Kanye West’s Sunday Service, held Easter morning on a makeshift mountaintop just outside the Coachella Valley Music and Arts Festival, stirred up a lot of feelings on a lot of different levels. And much of it had to do with the $70 T-shirts and $225 crew-neck sweatshirts on offer in a merchandise tent emblazoned with the words “Church Clothes.”
Less than an hour after sunrise — and a good 2½ hours before the event began — the line to check out the merchandise stretched across the field several hundred people long. By comparison, the line for coffee in the pre-7 a.m. hour was barely a dozen people deep. Fans who had been seen sprinting toward the tent could later be seen walking away, arms loaded with multiple sweatshirts, T-shirts, ponchos and pairs of sweatpants. (For details on the service itself — what it was, who was there and what it symbolized musically — see a comprehensive review by The Times’ Gerrick Kennedy.)
The “church merch” was the kind of simple, straightforward pieces you’d expect to commemorate a concert (albeit with a religious bent). There were T-shirts with the words “Trust God” arcing across the front and “Sunday Service at the Mountain” in a circle on the back ($70), a message that was repeated on the back of a long-sleeve tee that bore the words “Holy Spirit” embellished with red and yellow flames ($100); and a crew-neck sweatshirt (white and sans flames, $165, or a version dyed a splotchy ox-blood color for $225).
Sweatpants with “Sunday” printed down one leg and “Service” down the other were served up in bone white ($135) and oxen ($195); and a biblical-looking poncho could be yours for $75. (For those who weren’t there but still wish to pray at the altar of Yeezy merchandise, the collection has since been made available on West’s website, with shipping in four to five weeks.)
The one piece of merchandise that really seemed to touch a nerve on social media was the two-pack of cotton-blend socks being offered for $50. One pair was white and bore the words “church socks” in black; the other was black with the words “Jesus walks” in white lettering. Responses on Twitter ranged from “marketing genius!” and “Right, like for 50 bucks I could throw out all my socks and refill my sock drawer” to the full-on quoting of scripture (John 2:16: “… make not my Father’s house a house of merchandise.”)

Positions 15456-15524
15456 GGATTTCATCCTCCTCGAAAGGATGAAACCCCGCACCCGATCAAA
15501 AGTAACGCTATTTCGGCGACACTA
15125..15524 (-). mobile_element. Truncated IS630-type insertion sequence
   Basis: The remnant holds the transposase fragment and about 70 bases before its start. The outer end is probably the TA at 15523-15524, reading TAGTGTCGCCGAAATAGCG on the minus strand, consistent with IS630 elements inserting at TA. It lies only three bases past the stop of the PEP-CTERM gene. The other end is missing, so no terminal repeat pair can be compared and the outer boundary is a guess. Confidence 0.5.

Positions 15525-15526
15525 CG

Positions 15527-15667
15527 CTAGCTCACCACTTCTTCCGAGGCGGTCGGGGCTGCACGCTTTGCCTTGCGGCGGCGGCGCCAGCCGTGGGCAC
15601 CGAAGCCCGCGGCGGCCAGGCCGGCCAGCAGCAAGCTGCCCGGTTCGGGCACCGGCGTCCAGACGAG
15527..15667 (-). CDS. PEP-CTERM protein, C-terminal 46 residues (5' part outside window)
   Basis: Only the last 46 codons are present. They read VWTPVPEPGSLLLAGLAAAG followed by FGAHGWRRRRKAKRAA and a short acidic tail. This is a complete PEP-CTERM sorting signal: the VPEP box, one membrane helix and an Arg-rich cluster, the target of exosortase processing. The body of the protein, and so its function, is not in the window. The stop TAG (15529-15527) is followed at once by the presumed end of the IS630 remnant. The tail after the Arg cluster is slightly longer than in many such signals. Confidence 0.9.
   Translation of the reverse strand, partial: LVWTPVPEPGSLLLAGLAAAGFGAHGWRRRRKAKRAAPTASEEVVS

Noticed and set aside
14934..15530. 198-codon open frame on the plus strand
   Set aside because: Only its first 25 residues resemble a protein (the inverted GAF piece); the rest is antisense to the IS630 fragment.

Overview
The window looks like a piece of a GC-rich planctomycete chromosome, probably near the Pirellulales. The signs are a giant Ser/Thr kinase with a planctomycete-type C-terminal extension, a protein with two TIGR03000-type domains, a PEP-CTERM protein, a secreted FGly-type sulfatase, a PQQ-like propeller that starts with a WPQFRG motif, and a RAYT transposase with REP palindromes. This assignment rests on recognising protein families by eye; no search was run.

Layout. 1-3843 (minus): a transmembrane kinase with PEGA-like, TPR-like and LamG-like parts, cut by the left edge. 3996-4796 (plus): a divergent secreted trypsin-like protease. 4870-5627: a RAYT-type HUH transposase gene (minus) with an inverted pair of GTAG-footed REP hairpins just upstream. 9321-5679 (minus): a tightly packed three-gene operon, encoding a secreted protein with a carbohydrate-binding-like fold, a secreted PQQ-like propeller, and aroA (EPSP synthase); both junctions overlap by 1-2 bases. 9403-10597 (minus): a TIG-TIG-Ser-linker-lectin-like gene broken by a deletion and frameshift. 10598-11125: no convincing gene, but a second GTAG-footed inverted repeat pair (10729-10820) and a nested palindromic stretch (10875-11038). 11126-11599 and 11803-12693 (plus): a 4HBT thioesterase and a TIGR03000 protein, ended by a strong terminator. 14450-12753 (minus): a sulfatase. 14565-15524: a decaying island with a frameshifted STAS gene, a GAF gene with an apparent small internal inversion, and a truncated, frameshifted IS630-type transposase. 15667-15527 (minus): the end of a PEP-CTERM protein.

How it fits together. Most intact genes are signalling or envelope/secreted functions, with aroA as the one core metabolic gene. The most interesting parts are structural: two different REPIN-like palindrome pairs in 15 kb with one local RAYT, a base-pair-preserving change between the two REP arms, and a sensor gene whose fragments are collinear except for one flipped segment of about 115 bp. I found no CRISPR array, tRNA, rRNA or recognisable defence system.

The prices of West’s church clothes collection didn’t deter those on-site in the least. They donned the T-shirts with great enthusiasm. (It was a bit warm for the thick cotton sweatshirts once the desert heat kicked in on Sunday.) And they proudly displayed their purchases for everyone and anyone who asked. In reality, the prices weren’t that out of line with the merchandise found at countless kiosks and boutiques throughout Coachella just a few steps away.
So what’s behind the social-media hand-wringing, then? Part of it probably had to do with West, who seems to be a lightning rod for criticism no matter what. However, a lot more of it probably had to do with trying to turn a dime on Easter morning.
For those who made the conscious choice to gather in that field, West’s Sunday Service felt like a communal gathering that should be commemorated, with the merchandise as physical evidence to brandish as proof they’d actually been there. For those watching from afar on livestream or following on social media, the Church Clothes tent may have come off as something less celebratory and more opportunistic — almost as if someone had the marketing savvy to set up a kiosk outside of Jesus’ tomb itself to hawk “He Has Risen” T-shirts to those gathering to observe the Easter miracle. As someone with dusty sneakers on the ground that morning, the Sunday Service was much more the former than the latter.
The whole experience — again, music aside — was certainly thought-provoking and easily the most spiritual and communal moment of the two weekends of this year’s Coachella festival. It could be felt in the swaying hands raised in praise throughout (in this context, the whole “Hallelujah hands” thing makes sense) and in the way bottles of water were passed back through the crowd, quickly and efficiently, to those needing hydration on a beastly hot day.
On the way out of Sunday Service, one of the camera operators, helping to beam the event to the world on YouTube, asked how we’d liked the service. After answering that we had enjoyed it very much, he explained his question. “A lot of people were expecting a certain thing,” he said, most likely referring to the amount of West actually featured, front-and-center anyway, in the Easter event organized by the artist and rap star. (It turns out the choir and band took center stage, with West being more seen than heard throughout.)